Fact : I’m A Bad Feminist Who Wishes She Were A Badass Feminist

I’m pretty new to the Twittersphere (follow me if ya want, @BrenWeber), but I do understand inside that ‘verse rages a vast and mostly ridiculous debate about the role of women in the skeptical community. I’ve been trying to educate myself more on this, which lead me to this: .


I couldn’t help myself, my first thought was to tweet back “Dunno, maybe just tell them there will be lots of chicks there?” That thought makes me a bad feminist, at least in some back alleys of the internet.

The fact that I didn’t send it is evidence I’m not a badass feminist. I need to work on that.

Mission Impossible

Every time another psychopath takes the path of least resistance with their illness and succumbs to their darkest urges, Americans begin another round of “I’m Right And You’re Stupid”, an awful game that’s quickly shadowing baseball as our national pastime. The mass murder committed at Sandy Hook Elementary School lit off another round of this last week.

You’ve all seen it; our Facebook and Twitter feeds are full of righteous indignation over guns, mental health services, and the old stand-by about someone’s god not being “allowed” in schools (so much for all-powerful huh?) Friends and followers lists are undergoing mass purges, and I’m betting some of us can’t even get away from it at our holiday parties.

I’d like to take a moment and explore all this. Is there a reasonable proposal on the table concerning gun legislation that would have prevented the murder of those 20 kids and 6 adults? Because I haven’t seen one. A ban on “assault weapons” is overly vague and encompasses far too many weapons to be practical, especially considering that similar bans in the past have only resulted in gun manufacturers making changes to their high-powered weapons to avoid the restrictions.

I’m also not ready to jump on board with the idea that if more people were armed this wouldn’t have happened. While I grant the universal possibility that another adult, armed and properly trained, could have mitigated the damage here, they almost certainly wouldn’t have “stopped” it. Also, the chance that a competent, properly trained person would have just happened to be there at the right time and place to stop this is astronomical. Considering how lazy the American public is, it’s more likely that anyone packing that day would be some dude with the latest fancy handgun and only 20 hours of firearm safety training (if that) under his belt. It’s extremely unlikely they would be properly trained to deal with a situation as chaotic and frantic as this one must have been. That kind of training is usually only found in the very small populations of law enforcement and the military.

Better access to mental health treatment, while a worthwhile goal I wholeheartedly support, also would have done nothing to stop this. Assuming the news reports are accurate, this young man’s mother received $200,000 a year in spousal support. Financially she was in the top 10% of society, and fully able to afford good mental health care for her son. I have no idea if she sought help for her son (there are at this moment some reports she might have been considering committing him, but those reports are extremely preliminary), but she certainly could have. So either she did provide care for him and it didn’t work or she chose not to despite adequate resources available to her. You can’t force mentally ill people to take care of themselves if they, or their responsible party, choose not to.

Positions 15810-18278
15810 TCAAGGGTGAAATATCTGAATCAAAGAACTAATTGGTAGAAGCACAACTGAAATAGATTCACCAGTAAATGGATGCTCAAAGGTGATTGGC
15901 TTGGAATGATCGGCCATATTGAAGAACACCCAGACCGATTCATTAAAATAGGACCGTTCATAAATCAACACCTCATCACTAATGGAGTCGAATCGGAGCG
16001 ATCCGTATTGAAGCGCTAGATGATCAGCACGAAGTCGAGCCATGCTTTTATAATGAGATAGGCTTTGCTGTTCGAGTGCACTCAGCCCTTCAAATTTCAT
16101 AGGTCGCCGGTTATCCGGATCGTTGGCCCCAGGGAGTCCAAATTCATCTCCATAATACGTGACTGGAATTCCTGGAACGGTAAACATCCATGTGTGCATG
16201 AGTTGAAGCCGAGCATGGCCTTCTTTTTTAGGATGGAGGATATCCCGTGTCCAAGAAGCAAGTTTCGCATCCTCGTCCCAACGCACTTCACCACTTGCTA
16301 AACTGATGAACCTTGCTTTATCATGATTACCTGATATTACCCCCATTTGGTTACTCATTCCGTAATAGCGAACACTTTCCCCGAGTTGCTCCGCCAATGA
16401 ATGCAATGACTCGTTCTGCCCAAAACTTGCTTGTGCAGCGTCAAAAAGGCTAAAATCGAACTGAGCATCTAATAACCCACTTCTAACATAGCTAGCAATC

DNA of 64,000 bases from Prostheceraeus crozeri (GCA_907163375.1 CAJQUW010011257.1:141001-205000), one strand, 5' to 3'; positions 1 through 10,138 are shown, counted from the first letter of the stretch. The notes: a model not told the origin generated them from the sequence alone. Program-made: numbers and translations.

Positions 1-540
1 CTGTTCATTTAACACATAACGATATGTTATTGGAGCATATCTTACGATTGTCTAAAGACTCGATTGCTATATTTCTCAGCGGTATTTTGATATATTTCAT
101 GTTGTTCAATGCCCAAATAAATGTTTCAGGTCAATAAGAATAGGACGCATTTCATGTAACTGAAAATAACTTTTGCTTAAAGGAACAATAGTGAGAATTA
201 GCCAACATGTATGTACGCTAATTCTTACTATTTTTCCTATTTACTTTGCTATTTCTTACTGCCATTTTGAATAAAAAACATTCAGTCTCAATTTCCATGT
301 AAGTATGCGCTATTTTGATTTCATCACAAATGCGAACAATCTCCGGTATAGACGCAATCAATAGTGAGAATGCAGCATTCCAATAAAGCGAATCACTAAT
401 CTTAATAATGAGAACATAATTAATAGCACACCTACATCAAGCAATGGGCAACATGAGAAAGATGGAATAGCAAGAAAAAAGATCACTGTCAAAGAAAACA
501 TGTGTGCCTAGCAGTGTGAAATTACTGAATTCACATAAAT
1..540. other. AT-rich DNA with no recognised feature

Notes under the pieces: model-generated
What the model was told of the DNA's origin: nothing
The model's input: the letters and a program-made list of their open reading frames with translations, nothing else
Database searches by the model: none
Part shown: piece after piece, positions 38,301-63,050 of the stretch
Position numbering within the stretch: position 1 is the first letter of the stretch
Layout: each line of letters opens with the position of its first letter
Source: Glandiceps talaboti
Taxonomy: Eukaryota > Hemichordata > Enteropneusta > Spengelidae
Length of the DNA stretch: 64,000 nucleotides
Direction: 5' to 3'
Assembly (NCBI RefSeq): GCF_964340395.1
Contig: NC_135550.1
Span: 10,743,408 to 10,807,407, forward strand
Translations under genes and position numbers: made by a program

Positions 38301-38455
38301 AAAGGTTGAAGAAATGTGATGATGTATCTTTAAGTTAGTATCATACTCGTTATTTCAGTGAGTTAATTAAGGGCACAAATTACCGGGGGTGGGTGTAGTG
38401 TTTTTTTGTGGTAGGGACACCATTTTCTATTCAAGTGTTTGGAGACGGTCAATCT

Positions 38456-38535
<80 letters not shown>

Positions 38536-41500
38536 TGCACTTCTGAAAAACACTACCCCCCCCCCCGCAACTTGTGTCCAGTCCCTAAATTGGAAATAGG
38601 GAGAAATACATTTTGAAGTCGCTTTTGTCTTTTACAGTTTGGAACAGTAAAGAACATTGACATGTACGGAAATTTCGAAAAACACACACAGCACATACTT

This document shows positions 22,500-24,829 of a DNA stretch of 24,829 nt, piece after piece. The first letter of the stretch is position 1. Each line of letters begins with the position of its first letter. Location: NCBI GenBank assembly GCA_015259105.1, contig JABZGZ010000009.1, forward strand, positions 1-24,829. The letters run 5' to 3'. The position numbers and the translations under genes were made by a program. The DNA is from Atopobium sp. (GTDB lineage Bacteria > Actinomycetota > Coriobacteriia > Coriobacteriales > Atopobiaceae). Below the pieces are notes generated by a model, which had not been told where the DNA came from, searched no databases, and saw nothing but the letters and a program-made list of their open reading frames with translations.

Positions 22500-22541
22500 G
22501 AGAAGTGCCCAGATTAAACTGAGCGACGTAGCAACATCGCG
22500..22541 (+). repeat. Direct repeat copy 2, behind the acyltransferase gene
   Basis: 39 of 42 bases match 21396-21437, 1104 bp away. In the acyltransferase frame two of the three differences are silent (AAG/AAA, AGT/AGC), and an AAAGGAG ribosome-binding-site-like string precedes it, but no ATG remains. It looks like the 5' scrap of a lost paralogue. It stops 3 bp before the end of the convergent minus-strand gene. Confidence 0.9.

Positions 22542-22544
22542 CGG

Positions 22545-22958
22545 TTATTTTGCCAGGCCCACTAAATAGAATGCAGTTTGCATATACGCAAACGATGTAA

(I won’t even address the “gods in school” argument. Silliness is not my forte.)

I think we have to explore the possibility that maybe we can’t stop all these things from happening. It seems like every time something like this happens we all start shouting at each other about what we should be doing to “stop this from happening again”. So far it doesn’t seem to me that any of  proposals are adequate to the task of “stopping” mass murders by mentally deranged people, at least not in any reasonable fashion that most of us would accept.

We could do ourselves a great favor if we stepped back, took a deep breath and accepted that sometimes awful things just happen. There is little to nothing we can do to stop it, and the constant arguing over solutions to an impossible situation only add to the discord we’ve all been forced to live with lately. I’m no defeatist, usually, but here is where I might be willing to wave the white flag and say “Sometimes bad things happen. It’s not in our ability to prevent all bad things from happening, but I can control how I react to those things.”. Life is messy and sometimes cruel, and often there is very little we can do about it.

So it’s time to accept the facts – there is no balance to nature, and sometimes bad things happen that can’t be stopped. It’s important for the adults to recognize this and learn how to discern between what we can effect and what we can’t. Otherwise we end up focusing on the impossible and ignoring all the things we can change, all the while alienating our friends and loved ones. Meanwhile, our kids pick up our bad habits.

Now With 47% Less Emotion

Well, I got all the emotional baggage out the way with my last post about A+, so time to move on to the analytical. Emotions are interesting, no doubt, but when it comes to the heavy lifting of being a rational person I usually engage the more utilitarian side of myself. Unfortunately for A+ my practical side isn’t really excited about it either, to tell the truth. I actually think A+ has the potential to harm the non-belief movement.

The A+ movement wishes to present itself as a combination of disbelief and political ideology. They claim the disbelief ultimately leads one to embrace the more liberal side of the political spectrum, so melding the two is not only appropriate but inevitable. Too bad it isn’t wise.